Tag Archives: ASM

Oracle Database 12c on Oracle Linux 6 – Step 16: Configure ASM and Create the 13 ASM Disks

Part of this series of posts: Oracle Database 12c on Oracle Linux 6

16-01

Type the following command and press Enter.

oracleasm configure -i

Type oracle at the Default user prompt and press Enter.
Type dba at the Default group prompt and press Enter.
Type y at the Start Oracle ASM library driver on boot prompt and press Enter.
Type y at the Scan for Oracle ASM disks on boot prompt and press Enter.

Note:

You don’t have to be in the Desktop directory to run the above command, it will work from anywhere.

16-02

Enter the following commands pressing Enter after each line.

oracleasm init
oracleasm createdisk ASMDISK01 /dev/sdb1
oracleasm createdisk ASMDISK02 /dev/sdc1
oracleasm createdisk ASMDISK03 /dev/sdd1
oracleasm createdisk ASMDISK04 /dev/sde1
oracleasm createdisk ASMDISK05 /dev/sdf1
oracleasm createdisk ASMDISK06 /dev/sdg1
oracleasm createdisk ASMDISK07 /dev/sdh1
oracleasm createdisk ASMDISK08 /dev/sdi1
oracleasm createdisk ASMDISK09 /dev/sdj1
oracleasm createdisk ASMDISK10 /dev/sdk1
oracleasm createdisk ASMDISK11 /dev/sdl1
oracleasm createdisk ASMDISK12 /dev/sdm1
oracleasm createdisk ASMDISK13 /dev/sdn1

Note:

The up arrow is your friend. After running each command use the up arrow and you can change the last letter and then use the arrow keys to move back to the disk name and change that too. You don’t have to move your cursor to the end of the line before you press Enter. The command will run no matter where your cursor is when you press Enter.
If you see any errors when entering the above commands, there’s a good chance you forgot to type oracleasm init before you created the disks.

Oracle Database 12c on Oracle Linux 6 – Step 15: Format the 13 Linux Disks using the Linux Disk Utility < Previous Post – Next Post > Oracle Database 12c on Oracle Linux 6 – Step 17: Create the Directories for Installing Oracle Software

 

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Oracle Database 12c on Oracle Linux 6 – Step 15: Format the 13 Linux Disks using the Linux Disk Utility

Part of this series of posts: Oracle Database 12c on Oracle Linux 6

15-01

Select Applications -> System Tools -> Disk Utility from the menu bar.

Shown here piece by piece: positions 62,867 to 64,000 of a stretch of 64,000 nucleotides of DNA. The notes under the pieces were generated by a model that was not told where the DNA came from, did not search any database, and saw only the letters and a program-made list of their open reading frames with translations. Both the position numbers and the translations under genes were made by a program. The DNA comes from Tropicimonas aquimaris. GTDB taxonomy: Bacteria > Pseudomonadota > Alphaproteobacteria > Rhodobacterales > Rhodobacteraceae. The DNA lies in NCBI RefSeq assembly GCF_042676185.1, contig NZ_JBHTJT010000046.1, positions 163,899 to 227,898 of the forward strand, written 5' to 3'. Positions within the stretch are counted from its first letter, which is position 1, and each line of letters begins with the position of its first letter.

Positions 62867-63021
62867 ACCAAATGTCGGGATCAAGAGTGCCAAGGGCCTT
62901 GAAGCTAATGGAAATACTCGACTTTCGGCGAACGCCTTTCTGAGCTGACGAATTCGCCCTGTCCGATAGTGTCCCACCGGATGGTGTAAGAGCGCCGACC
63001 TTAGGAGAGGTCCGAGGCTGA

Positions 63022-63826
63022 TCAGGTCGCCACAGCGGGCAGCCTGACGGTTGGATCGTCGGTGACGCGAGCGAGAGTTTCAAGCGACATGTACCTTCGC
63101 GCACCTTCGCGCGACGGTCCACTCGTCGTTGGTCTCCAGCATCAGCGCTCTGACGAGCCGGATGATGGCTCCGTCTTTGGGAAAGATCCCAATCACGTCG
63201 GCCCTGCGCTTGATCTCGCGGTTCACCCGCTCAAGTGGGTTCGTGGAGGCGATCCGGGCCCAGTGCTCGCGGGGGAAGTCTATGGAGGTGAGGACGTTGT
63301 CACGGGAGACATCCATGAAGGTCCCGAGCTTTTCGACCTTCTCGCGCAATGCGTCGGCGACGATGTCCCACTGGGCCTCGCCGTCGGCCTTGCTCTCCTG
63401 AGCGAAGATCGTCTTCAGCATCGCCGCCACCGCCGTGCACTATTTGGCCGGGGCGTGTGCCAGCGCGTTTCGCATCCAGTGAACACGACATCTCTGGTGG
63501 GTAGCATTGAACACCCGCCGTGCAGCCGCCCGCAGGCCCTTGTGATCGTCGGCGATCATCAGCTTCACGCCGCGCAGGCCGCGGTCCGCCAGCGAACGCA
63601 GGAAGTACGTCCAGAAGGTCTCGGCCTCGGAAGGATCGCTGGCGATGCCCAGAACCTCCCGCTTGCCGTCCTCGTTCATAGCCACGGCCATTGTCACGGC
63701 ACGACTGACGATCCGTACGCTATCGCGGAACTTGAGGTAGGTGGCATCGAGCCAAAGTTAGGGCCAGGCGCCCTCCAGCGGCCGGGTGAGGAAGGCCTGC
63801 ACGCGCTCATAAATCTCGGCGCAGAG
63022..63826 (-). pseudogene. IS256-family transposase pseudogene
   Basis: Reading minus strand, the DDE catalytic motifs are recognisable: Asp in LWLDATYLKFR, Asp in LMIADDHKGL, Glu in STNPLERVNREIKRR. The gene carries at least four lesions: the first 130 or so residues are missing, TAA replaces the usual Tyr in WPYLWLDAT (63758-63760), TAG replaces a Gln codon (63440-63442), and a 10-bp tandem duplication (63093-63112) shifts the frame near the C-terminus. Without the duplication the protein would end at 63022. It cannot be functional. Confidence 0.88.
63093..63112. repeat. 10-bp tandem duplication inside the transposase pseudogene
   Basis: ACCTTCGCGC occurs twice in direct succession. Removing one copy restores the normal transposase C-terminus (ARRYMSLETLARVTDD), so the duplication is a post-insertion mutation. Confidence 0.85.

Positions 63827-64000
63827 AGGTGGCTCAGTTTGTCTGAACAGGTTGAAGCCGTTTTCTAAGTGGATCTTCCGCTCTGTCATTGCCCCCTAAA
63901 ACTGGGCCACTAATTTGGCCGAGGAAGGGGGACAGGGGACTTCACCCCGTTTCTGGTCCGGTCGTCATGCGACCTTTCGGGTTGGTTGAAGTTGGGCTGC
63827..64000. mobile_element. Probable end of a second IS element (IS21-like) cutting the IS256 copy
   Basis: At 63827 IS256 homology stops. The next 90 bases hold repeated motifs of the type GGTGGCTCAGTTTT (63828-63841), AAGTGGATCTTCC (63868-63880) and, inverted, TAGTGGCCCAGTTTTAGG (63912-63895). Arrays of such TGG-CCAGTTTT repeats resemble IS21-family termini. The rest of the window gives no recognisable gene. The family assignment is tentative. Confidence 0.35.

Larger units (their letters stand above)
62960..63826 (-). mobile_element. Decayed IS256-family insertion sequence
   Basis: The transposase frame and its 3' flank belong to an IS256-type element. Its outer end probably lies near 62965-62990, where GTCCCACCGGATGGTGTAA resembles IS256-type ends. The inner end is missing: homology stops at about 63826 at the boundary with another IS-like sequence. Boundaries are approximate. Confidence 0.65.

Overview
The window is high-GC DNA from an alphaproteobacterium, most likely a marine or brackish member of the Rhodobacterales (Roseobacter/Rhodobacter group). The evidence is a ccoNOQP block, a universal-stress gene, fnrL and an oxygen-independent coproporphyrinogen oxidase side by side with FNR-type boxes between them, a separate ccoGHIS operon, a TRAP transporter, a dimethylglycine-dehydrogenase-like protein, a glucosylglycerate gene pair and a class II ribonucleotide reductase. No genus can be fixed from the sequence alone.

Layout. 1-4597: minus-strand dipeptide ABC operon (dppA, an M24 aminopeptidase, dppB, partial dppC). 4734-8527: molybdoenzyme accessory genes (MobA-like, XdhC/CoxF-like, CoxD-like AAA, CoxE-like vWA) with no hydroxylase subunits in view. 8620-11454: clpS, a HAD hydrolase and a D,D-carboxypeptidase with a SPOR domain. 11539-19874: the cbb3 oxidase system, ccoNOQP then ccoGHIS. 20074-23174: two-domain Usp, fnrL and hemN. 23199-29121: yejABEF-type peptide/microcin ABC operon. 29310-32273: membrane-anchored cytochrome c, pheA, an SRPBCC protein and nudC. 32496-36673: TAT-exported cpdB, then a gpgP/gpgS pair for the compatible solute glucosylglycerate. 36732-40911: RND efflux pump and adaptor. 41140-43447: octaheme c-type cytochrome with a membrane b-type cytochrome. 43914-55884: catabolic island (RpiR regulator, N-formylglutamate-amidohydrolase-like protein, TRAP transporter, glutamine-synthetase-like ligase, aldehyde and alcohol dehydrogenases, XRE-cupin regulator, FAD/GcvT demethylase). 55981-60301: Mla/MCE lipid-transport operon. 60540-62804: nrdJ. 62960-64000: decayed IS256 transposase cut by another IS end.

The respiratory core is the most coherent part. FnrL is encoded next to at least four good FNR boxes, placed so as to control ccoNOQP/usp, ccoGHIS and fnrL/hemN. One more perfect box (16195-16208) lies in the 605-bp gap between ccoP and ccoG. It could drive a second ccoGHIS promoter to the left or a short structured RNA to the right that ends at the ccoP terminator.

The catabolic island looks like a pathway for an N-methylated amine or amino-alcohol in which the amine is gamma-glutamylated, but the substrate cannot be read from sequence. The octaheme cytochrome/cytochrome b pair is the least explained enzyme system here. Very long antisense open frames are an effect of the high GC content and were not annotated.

15-02

Select the 2nd drive (/dev/sdb) and click Create Partition.

Note:

You’re looking for the 2nd drive under the SATA Host Adaptor. When you select it you’ll see /dev/sdb in the Device: field (highlighted yellow and pointed to by the yellow arrow).

Update:

It appears that the latest version of Oracle Linux 6 (6.5) has changed the above UI a bit. You’ll have to use the Format Drive button and choose Master Boot Record in order for the Create Partition button to appear.

15-03

Type ASMDISK01 and uncheck the Take ownership of filesystem box and click Create.
Do this for ALL of the ASM disks, incrementing the name from ASMDISK01 through ASMDISK13.

Note:

If you forget which disk you are creating (disk partition creation takes a while) just look at the Location field. Decrement the port number by one to get the correct ASMDISK number. For example; If it reads Port 10 of SATA Host Adapter, then you are on ASMDISK09. I highlighted the Location field in the above screen shot.

15-04

Once you are finished with all 13 ASM disks, Select File -> Quit to exit the Disk Utility.

Oracle Database 12c on Oracle Linux 6 – Step 14: Download, Configure and Install rlwrap < Previous Post – Next Post > Oracle Database 12c on Oracle Linux 6 – Step 16: Configure ASM and Create the 13 ASM Disks


Oracle Database 12c on Oracle Linux 6 – Step 11: Download and Install Oracle ASMLib

Part of this series of posts: Oracle Database 12c on Oracle Linux 6

11-01

Click the Firefox icon in the menu bar to open a web browser window.

11-02

Use google to search for oracle linux 6 asmlib and click the Oracle ASMLib Downloads for Oracle Linux6 link.

11-03

Scroll down and click the link in the Library and Tools box.

Note:

The version number of the link could be slightly different if updates have been made.
As of this install it was oracleasmlib-2.0.4-1.el6.x86_64.rpm.

11-04

Click OK to open the rpm with the Package Installer.

11-05

Click Continue Anyway.

11-06

Click Install.